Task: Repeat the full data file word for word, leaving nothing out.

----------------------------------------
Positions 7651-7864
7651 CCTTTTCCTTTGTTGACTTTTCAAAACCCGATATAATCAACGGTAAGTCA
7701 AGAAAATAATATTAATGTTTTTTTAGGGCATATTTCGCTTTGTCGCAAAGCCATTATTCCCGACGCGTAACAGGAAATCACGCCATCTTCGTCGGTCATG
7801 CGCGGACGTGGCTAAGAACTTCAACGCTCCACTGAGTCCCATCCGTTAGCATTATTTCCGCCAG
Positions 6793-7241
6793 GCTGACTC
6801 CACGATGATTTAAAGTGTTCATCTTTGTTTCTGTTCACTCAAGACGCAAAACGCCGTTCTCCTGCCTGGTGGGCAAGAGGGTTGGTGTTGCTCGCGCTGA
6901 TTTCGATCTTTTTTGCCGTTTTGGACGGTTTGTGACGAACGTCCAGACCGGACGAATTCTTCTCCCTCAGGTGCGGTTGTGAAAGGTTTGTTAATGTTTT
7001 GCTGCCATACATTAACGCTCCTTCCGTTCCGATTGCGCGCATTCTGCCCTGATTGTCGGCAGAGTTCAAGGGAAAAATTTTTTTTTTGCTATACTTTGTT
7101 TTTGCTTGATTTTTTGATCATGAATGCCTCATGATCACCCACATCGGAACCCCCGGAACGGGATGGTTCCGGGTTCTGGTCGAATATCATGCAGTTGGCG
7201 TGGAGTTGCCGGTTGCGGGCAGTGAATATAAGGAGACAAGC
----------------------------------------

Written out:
Positions 7651-7864
7651 CCTTTTCCTTTGTTGACTTTTCAAAACCCGATATAATCAACGGTAAGTCA
7701 AGAAAATAATATTAATGTTTTTTTAGGGCATATTTCGCTTTGTCGCAAAGCCATTATTCCCGACGCGTAACAGGAAATCACGCCATCTTCGTCGGTCATG
7801 CGCGGACGTGGCTAAGAACTTCAACGCTCCACTGAGTCCCATCCGTTAGCATTATTTCCGCCAG
Positions 6793-7241
6793 GCTGACTC
6801 CACGATGATTTAAAGTGTTCATCTTTGTTTCTGTTCACTCAAGACGCAAAACGCCGTTCTCCTGCCTGGTGGGCAAGAGGGTTGGTGTTGCTCGCGCTGA
6901 TTTCGATCTTTTTTGCCGTTTTGGACGGTTTGTGACGAACGTCCAGACCGGACGAATTCTTCTCCCTCAGGTGCGGTTGTGAAAGGTTTGTTAATGTTTT
7001 GCTGCCATACATTAACGCTCCTTCCGTTCCGATTGCGCGCATTCTGCCCTGATTGTCGGCAGAGTTCAAGGGAAAAATTTTTTTTTTGCTATACTTTGTT
7101 TTTGCTTGATTTTTTGATCATGAATGCCTCATGATCACCCACATCGGAACCCCCGGAACGGGATGGTTCCGGGTTCTGGTCGAATATCATGCAGTTGGCG
7201 TGGAGTTGCCGGTTGCGGGCAGTGAATATAAGGAGACAAGC